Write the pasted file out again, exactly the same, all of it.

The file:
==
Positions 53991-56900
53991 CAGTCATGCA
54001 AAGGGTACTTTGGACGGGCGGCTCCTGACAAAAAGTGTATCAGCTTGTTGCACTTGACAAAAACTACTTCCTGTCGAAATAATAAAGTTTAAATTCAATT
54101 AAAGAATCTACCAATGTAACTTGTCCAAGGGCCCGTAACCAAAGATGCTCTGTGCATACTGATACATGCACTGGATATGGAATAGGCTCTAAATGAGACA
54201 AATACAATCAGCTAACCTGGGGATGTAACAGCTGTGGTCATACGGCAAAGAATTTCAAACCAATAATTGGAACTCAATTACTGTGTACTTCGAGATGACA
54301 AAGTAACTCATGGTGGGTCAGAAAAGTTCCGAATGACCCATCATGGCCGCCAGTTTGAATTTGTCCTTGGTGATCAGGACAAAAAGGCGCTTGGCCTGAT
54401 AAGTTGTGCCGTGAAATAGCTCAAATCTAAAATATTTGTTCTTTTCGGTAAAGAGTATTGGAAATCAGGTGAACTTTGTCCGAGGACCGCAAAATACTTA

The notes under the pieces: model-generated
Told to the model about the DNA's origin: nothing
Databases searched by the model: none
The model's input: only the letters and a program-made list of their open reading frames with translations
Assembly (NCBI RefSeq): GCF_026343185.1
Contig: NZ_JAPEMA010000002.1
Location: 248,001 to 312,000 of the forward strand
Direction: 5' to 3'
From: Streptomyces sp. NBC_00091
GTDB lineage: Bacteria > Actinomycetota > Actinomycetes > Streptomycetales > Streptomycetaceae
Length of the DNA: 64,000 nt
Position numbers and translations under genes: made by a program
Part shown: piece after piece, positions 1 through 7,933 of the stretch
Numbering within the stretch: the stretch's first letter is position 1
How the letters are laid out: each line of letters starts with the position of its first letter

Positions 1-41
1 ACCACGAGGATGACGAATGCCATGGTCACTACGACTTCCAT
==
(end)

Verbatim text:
Positions 53991-56900
53991 CAGTCATGCA
54001 AAGGGTACTTTGGACGGGCGGCTCCTGACAAAAAGTGTATCAGCTTGTTGCACTTGACAAAAACTACTTCCTGTCGAAATAATAAAGTTTAAATTCAATT
54101 AAAGAATCTACCAATGTAACTTGTCCAAGGGCCCGTAACCAAAGATGCTCTGTGCATACTGATACATGCACTGGATATGGAATAGGCTCTAAATGAGACA
54201 AATACAATCAGCTAACCTGGGGATGTAACAGCTGTGGTCATACGGCAAAGAATTTCAAACCAATAATTGGAACTCAATTACTGTGTACTTCGAGATGACA
54301 AAGTAACTCATGGTGGGTCAGAAAAGTTCCGAATGACCCATCATGGCCGCCAGTTTGAATTTGTCCTTGGTGATCAGGACAAAAAGGCGCTTGGCCTGAT
54401 AAGTTGTGCCGTGAAATAGCTCAAATCTAAAATATTTGTTCTTTTCGGTAAAGAGTATTGGAAATCAGGTGAACTTTGTCCGAGGACCGCAAAATACTTA

The notes under the pieces: model-generated
Told to the model about the DNA's origin: nothing
Databases searched by the model: none
The model's input: only the letters and a program-made list of their open reading frames with translations
Assembly (NCBI RefSeq): GCF_026343185.1
Contig: NZ_JAPEMA010000002.1
Location: 248,001 to 312,000 of the forward strand
Direction: 5' to 3'
From: Streptomyces sp. NBC_00091
GTDB lineage: Bacteria > Actinomycetota > Actinomycetes > Streptomycetales > Streptomycetaceae
Length of the DNA: 64,000 nt
Position numbers and translations under genes: made by a program
Part shown: piece after piece, positions 1 through 7,933 of the stretch
Numbering within the stretch: the stretch's first letter is position 1
How the letters are laid out: each line of letters starts with the position of its first letter

Positions 1-41
1 ACCACGAGGATGACGAATGCCATGGTCACTACGACTTCCAT